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Relationship between Grey Knights and the Adeptus Custodes


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#1
Skywrath

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So, an interesting conversation came up on the Grey Knight forum, and I thought I'd ask my fellow companions in gold. What exactly is the relationship between the Adeptus Custodes and the Grey Knights? Besides them using similar ancient weaponry, both descended from the Emperor's Geneseed, and some sort of trust based of those two facts, what else is there? I'm actually genuinely curious and would want this expanded upon if possible.


Edited by Skywrath, 11 January 2021 - 02:39 PM.

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#2
Charlo

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Watchers of the Throne: The Emperor's Legion has some good insight into this.

 

Both factions fight alongside eachother against daemons in the imperial palace.

 

While they don't hugely get along, they are respectful of eachothers prowess and understand the need for one another as part of the Imperium overall.

 

More specifically:

 

Cutodes view the GK with the contempt they do all Astartes: flawed, corruptible and less skilled. Them being psykers doesn't help either, but they understand why they are necessary.


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#3
Sandlemad

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I think this quote from The Emperor's Legion, from the POV of Valerian of the Custodes, is a useful start for the spirit of the relationship.

 

 

 

There is a profound distinction to be made here. We could both, Custodian and Grey Knight, slay daemons. We were both, to all intents and purposes, immune to their temptations and we were both effective against their many stratagems. There are two great repositories of lore against the daemonic in the Sol system: our own archives in the Tower of Hegemon, and the far greater librarium lodged on Titan itself. We are, as orders, steeped to our very cores in the fight against the Great Enemy. Perhaps you might say, Chaos is the reason for both of our existences.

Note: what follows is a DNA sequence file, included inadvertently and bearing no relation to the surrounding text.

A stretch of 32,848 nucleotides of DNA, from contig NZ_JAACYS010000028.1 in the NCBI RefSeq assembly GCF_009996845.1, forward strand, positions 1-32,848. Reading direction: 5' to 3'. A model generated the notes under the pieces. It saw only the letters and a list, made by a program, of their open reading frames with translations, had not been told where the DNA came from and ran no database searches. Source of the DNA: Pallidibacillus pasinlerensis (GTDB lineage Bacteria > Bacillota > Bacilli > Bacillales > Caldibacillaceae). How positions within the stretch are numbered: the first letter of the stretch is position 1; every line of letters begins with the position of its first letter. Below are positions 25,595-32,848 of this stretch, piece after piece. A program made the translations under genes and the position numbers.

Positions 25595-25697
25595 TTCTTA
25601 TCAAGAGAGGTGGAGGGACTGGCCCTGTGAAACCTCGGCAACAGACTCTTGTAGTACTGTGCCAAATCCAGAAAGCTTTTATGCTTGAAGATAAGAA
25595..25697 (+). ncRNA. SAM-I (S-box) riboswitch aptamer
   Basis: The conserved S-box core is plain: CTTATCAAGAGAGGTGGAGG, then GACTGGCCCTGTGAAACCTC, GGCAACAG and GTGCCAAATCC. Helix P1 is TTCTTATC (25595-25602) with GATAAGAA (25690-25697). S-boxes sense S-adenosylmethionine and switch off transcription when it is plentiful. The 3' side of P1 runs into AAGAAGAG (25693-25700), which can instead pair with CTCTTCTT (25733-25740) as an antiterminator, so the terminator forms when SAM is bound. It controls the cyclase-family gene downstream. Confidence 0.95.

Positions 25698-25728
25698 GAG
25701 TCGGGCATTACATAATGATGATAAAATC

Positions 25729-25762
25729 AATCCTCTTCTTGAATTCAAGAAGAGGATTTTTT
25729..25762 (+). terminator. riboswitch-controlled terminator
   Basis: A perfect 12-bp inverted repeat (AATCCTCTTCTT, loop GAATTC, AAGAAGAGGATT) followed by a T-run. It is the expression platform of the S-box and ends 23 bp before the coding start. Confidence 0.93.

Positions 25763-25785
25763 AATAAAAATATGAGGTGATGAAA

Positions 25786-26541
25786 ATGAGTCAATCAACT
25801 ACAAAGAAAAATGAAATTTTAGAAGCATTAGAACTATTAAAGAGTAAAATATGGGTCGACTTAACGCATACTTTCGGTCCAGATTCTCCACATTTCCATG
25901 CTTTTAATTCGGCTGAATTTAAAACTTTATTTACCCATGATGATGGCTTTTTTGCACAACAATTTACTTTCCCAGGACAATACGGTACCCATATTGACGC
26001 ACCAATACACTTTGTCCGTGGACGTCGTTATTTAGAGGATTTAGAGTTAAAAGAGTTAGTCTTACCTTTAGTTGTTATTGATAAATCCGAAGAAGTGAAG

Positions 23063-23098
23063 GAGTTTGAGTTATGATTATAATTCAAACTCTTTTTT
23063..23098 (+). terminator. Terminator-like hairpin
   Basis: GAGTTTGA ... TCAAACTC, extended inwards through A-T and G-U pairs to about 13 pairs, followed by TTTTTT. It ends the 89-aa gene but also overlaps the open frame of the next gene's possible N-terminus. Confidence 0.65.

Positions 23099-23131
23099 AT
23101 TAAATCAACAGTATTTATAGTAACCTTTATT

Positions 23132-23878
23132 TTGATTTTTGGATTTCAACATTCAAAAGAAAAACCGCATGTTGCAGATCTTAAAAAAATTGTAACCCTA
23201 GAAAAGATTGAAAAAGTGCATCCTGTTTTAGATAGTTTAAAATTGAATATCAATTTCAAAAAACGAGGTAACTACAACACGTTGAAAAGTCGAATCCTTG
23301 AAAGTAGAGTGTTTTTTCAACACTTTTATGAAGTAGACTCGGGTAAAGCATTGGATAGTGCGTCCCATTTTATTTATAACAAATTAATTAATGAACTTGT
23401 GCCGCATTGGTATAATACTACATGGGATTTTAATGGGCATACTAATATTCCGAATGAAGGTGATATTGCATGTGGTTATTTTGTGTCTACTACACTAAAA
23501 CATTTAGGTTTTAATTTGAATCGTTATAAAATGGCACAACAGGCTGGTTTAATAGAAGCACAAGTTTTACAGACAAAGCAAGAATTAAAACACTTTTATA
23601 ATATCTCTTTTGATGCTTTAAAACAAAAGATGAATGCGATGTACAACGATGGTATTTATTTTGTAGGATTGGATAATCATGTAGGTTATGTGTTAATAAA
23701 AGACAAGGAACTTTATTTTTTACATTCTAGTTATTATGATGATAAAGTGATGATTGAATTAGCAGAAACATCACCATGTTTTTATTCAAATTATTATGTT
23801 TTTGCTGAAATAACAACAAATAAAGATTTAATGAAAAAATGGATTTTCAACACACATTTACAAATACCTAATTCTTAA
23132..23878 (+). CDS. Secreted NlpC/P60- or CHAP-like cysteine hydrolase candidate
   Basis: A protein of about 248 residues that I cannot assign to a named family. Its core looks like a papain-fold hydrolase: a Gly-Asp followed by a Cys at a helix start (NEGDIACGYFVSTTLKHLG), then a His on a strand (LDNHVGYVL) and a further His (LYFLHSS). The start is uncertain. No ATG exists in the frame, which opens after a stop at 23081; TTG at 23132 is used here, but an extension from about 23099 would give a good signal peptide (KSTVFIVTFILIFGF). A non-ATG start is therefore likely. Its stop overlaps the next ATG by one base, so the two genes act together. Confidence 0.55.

And yet, we are different. Remember I told you that we were never warriors, not exclusively. We are certainly not an army, and we were intended, in the original scheme, for service in an empire that never came to be. We always knew of their existence. There are records, held privately in the depths of our archives, which chronicle their creation. We watched, ten thousand years ago, as He embarked on His last gambit. As the Great Enemy drew close to Terra, we observed the darkening of Saturn’s moon, and knew that one day it would return, its purpose fulfilled.
 
Consider what this history means. We know that they came after us, the more junior creation, and yet they were as closely associated with Him as we were. We both of us look to Him and Him alone as our progenitor, and share the same sense, cultivated over the wearing aeons, that we enact His designs when all others falter.
 
There are some among my brothers who do not see the sons of Titan as much more than specialised Space Marines, to be regarded with suspicion as part of that schismatic breed that caused us so much anguish in the past. A Space Marine may always fail, they believe, given enough time and enough reason, and thus they are all part of the same potentially aberrant strain.